Hydrogen cyanide is an industrially important chemical, and its annual production is more than 1.5 million tons. Because of its toxicity, the cyanide-containing effluents from industries have caused many environmental problems. Among various methods to treat the contaminated soils or water, the biological degradation is regarded to be promising. We isolated two cyanide-degrading microorganisms, Pedobacter sp. EBE-1 and Bacillus sp. EBE-2, from soil contaminated with cyanide. Among these bacteria, Bacillus sp. EBE-2 exhibited significantly a high cyanide-degrading ability. Bacillus sp. EBE-2 might be used for the remediation of cyanide contaminated water or soil. A nitrilase gene was cloned from Bacillus sp. EBE-2. Bacillus nitrilase was expressed in Escherichia coli and purified. Bacillus nitrilase exhibited cyanide-degrading activity as a large oligomer. Since formic acid formation from cyanide was observed, Bacillus nitrilase is likely to be a cyanide hydrolase. Although there exist various homologous enzymes annotated as carbon–nitrogen family hydrolases, this is the first report on the cyanide degrading activity. The structure and catalytic site of Bacillus nitrilase were studied by homology modeling and molecular docking simulation.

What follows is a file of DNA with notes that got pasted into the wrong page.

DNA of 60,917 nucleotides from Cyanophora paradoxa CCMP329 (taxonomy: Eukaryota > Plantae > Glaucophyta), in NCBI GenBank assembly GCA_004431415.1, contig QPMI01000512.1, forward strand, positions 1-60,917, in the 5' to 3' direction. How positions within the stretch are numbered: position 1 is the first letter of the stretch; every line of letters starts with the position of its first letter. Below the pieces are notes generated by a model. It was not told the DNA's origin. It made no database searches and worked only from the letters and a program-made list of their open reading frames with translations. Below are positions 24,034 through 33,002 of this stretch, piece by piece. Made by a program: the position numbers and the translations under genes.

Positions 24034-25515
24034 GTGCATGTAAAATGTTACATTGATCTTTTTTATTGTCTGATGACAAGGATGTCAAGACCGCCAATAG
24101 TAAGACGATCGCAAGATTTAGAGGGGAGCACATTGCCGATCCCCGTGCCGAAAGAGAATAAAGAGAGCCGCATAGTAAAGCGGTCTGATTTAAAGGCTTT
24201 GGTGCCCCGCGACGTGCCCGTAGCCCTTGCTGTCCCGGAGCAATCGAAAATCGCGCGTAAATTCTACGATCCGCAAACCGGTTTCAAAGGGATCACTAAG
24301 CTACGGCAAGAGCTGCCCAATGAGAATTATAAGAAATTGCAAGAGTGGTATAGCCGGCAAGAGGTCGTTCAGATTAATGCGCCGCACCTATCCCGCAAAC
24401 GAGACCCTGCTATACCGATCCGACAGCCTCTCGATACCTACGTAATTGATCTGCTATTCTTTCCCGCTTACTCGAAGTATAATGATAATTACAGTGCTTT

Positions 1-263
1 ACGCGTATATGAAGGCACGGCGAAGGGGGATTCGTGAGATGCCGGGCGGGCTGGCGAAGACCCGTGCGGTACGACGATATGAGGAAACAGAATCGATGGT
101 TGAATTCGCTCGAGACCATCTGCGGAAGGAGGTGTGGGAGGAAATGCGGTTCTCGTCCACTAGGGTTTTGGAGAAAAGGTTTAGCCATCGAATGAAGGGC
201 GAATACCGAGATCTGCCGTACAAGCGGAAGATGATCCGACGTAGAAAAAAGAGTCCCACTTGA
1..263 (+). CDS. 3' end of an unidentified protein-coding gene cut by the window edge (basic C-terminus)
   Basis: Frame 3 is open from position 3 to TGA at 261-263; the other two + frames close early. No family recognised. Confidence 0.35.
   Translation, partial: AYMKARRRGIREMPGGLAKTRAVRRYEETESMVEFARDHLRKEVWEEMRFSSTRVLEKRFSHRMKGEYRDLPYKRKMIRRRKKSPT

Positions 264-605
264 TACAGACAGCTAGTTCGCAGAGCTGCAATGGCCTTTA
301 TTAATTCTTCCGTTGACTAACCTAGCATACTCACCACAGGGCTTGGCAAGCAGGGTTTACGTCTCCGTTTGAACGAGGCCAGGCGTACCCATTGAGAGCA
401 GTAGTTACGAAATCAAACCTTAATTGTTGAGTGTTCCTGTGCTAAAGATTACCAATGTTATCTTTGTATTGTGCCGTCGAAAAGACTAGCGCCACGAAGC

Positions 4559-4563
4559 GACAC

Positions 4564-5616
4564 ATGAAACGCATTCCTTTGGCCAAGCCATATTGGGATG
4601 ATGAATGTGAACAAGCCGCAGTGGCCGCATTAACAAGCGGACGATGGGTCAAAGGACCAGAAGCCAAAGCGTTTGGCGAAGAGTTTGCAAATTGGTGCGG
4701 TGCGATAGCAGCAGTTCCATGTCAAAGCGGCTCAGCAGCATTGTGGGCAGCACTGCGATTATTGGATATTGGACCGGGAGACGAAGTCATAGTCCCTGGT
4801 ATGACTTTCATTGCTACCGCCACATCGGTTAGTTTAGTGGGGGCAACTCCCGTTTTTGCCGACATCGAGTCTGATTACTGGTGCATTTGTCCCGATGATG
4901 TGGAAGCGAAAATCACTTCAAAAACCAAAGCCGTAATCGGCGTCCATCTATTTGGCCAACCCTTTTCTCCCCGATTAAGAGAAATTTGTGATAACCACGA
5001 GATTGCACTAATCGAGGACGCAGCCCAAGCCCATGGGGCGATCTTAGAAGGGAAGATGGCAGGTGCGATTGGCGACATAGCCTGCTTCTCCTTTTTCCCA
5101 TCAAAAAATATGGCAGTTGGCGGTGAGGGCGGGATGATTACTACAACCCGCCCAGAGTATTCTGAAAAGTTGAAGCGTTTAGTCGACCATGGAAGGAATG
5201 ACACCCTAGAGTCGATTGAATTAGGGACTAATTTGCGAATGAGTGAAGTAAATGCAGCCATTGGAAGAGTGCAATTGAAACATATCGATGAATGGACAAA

- protein modeling